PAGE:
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Winning Best Practices for Salespeople

Richard BeedonToday’s post is by Dick Beedon, founder and CEO of Amplifinity.




The consensus is that referrals are the best form of leads. They close faster, buy more, and stay longer. Great salespeople have been good at generating referrals for what seems like forever. Until recently, large corporations have struggled to figure out how to scale the success of individual sales reps to systematically and proactively drive large volumes of referrals.

But that is all changing. Technology is coming to market that can help large brands automate the best practices of sales reps and institutionalize the process of generating referrals from customers, employees, and other people who influence the buying decision.

Good technology systems typically are designed to automate manual best practices. Let's take a look at key practices that great salespeople tend to have in common.

1. They build referral channel.

Most salespeople are excellent networkers. Whether meeting people through the local rotary club, the area chamber of commerce, or local pub, great salespeople can be very good at telling everyone – their friends, family, customers, other employees, and even strangers – about what they do. Great salespeople also know that the more people who know what they do, the better the chance of that specific network spreading the word.

2. They ask their channel for referrals.

Most great sales reps never leave a meeting, either business or personal, without asking for a referral, and they are skilled at handling it with a gentle approach. One of the most staggering statistics that I have recently heard is that between 70 and 80 percent of all people are willing to refer leads if asked, yet fewer than 15 percent of individuals and companies ask for them. Great sales reps ask for referrals, and they ask often.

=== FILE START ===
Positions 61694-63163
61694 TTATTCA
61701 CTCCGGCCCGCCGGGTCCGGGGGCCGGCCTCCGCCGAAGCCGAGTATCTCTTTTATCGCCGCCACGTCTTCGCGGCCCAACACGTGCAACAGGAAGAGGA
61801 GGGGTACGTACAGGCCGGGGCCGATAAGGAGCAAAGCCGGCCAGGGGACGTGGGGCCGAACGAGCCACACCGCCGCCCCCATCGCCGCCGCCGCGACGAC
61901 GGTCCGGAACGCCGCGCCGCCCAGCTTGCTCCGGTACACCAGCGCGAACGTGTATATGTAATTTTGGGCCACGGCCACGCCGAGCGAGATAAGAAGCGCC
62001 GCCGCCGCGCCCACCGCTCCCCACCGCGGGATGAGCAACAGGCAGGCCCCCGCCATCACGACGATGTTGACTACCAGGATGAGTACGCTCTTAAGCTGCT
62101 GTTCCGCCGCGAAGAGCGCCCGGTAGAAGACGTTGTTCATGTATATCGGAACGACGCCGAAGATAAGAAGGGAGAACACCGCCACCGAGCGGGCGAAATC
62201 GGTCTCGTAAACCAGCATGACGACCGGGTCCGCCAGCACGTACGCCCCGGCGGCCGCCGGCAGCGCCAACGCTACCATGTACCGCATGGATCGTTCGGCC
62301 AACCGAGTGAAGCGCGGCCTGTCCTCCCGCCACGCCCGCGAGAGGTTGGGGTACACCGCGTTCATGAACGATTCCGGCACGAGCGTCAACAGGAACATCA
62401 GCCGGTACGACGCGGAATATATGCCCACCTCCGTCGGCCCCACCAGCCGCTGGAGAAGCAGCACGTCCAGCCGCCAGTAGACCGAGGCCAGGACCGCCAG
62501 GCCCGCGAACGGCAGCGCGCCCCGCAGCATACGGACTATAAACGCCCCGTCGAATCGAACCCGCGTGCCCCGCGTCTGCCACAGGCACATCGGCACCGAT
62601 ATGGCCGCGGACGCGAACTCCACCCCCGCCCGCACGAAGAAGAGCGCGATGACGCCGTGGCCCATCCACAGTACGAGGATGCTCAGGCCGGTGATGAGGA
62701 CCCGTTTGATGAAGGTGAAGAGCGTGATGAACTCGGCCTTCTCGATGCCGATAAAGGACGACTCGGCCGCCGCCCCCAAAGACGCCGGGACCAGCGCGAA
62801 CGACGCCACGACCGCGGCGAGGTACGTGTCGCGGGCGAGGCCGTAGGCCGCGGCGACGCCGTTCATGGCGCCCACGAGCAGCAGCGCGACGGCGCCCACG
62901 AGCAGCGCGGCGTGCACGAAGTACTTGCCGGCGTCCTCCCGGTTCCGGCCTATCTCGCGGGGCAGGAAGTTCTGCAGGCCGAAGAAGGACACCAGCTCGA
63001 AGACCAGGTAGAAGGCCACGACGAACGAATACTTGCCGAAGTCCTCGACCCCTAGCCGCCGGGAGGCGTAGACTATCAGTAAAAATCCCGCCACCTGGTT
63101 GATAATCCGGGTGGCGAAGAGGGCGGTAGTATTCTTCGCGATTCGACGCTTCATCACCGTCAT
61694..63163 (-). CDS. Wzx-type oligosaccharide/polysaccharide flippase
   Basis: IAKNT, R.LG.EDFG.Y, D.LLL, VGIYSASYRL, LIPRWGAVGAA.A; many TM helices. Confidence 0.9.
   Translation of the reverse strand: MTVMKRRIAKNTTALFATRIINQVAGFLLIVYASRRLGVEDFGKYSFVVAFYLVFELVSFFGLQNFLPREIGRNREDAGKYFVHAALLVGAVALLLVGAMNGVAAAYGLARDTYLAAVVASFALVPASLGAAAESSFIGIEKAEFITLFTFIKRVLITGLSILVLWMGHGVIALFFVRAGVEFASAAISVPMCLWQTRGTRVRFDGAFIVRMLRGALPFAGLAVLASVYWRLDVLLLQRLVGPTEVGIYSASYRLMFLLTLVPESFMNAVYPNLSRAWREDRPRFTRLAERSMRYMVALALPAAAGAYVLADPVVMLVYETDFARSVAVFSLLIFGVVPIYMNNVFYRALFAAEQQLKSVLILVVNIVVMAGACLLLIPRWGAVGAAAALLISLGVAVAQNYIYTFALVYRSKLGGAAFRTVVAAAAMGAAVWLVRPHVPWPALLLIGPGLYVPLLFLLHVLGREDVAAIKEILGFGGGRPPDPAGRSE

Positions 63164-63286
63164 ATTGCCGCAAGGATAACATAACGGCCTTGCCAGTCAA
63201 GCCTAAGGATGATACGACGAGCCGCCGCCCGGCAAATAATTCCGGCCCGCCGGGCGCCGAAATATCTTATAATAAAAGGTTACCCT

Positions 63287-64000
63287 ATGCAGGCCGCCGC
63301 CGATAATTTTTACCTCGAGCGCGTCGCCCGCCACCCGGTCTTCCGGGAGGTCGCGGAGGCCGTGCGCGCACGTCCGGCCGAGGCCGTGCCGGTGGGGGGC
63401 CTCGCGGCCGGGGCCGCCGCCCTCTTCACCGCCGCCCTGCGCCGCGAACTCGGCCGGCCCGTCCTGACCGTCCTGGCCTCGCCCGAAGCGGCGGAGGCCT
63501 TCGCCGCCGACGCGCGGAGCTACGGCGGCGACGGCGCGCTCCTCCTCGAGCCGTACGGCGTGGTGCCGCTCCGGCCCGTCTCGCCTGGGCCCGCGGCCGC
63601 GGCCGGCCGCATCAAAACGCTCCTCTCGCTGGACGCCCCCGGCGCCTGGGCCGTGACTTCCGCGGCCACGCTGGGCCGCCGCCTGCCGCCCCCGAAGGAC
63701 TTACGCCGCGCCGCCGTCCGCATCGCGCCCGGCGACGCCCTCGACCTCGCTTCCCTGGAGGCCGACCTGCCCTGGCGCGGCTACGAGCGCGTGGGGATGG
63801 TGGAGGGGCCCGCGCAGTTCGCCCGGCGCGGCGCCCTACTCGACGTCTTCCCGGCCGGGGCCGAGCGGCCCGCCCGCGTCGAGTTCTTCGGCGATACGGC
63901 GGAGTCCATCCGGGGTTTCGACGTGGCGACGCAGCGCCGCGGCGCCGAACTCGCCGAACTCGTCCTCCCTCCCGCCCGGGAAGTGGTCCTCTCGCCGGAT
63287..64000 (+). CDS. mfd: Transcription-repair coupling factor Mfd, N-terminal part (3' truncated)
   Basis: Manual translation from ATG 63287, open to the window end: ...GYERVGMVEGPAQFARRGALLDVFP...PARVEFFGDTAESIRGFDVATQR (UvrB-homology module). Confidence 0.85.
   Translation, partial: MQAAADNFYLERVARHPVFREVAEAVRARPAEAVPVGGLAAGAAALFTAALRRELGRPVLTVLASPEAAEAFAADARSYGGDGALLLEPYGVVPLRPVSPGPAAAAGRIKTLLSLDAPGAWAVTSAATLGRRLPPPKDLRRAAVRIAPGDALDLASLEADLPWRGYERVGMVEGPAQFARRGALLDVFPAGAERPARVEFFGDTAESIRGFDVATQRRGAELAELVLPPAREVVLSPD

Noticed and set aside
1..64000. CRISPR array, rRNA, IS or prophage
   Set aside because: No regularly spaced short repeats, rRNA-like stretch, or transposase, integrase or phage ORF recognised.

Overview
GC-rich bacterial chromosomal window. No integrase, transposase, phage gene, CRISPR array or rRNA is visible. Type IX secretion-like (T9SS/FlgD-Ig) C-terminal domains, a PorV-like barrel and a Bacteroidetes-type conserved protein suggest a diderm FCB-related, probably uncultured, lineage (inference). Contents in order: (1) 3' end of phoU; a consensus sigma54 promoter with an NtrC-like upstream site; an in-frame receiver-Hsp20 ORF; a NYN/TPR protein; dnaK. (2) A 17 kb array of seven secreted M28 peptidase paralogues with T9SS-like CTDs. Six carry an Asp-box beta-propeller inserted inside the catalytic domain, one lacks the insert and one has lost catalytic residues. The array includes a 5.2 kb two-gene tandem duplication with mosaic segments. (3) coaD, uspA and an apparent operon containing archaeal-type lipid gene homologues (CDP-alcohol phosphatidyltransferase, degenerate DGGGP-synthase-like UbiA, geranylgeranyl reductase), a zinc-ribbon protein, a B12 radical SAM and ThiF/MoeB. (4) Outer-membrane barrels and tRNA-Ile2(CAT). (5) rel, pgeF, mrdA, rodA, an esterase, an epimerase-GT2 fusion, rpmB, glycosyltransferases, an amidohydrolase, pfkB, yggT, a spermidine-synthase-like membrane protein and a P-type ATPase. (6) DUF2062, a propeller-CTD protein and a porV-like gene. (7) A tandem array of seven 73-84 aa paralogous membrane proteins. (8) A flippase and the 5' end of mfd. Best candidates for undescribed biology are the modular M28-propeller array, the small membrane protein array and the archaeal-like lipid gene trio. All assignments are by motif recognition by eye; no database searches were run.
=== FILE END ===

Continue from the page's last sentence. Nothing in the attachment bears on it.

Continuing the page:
3. They motivate the channel.

Compensation is a great motivator (just ask the 17 million commissioned sales reps in the United States), and many successful reps build professional referral networks so they can compensate people and companies for leads that become closed deals. There are both monetary and nonmonetary ways to motivate people to do things that actually work.

4. They nurture the channel.

They always thank their network for referrals, they compensate their network in a timely fashion, and they keep network members in the loop.

Good technology solutions should help replicate and facilitate those processes to “institutionalize” and scale the process of driving referrals. These solutions must

  • make it easy to enroll customers, employees, and influencers into the referral program (the idea is to build a referral community);

  • provide tools that make it easy to refer;

  • track and manage all the workflows so results can be measured;

  • automate the process of thanking and nurturing these channels for their contributions so they continue to perform.

Though the marketplace is changing at a pace liable to cause even the top salespeople to question their sales strategy, one thing will not change: networking will always be number one for driving quality leads that must be nurtured, thanked, and motivated.

The only difference today is that these steps can be completed at a faster, more efficient pace, generating exponentially more leads and closed deals – and enabling the best salespeople to be even better.


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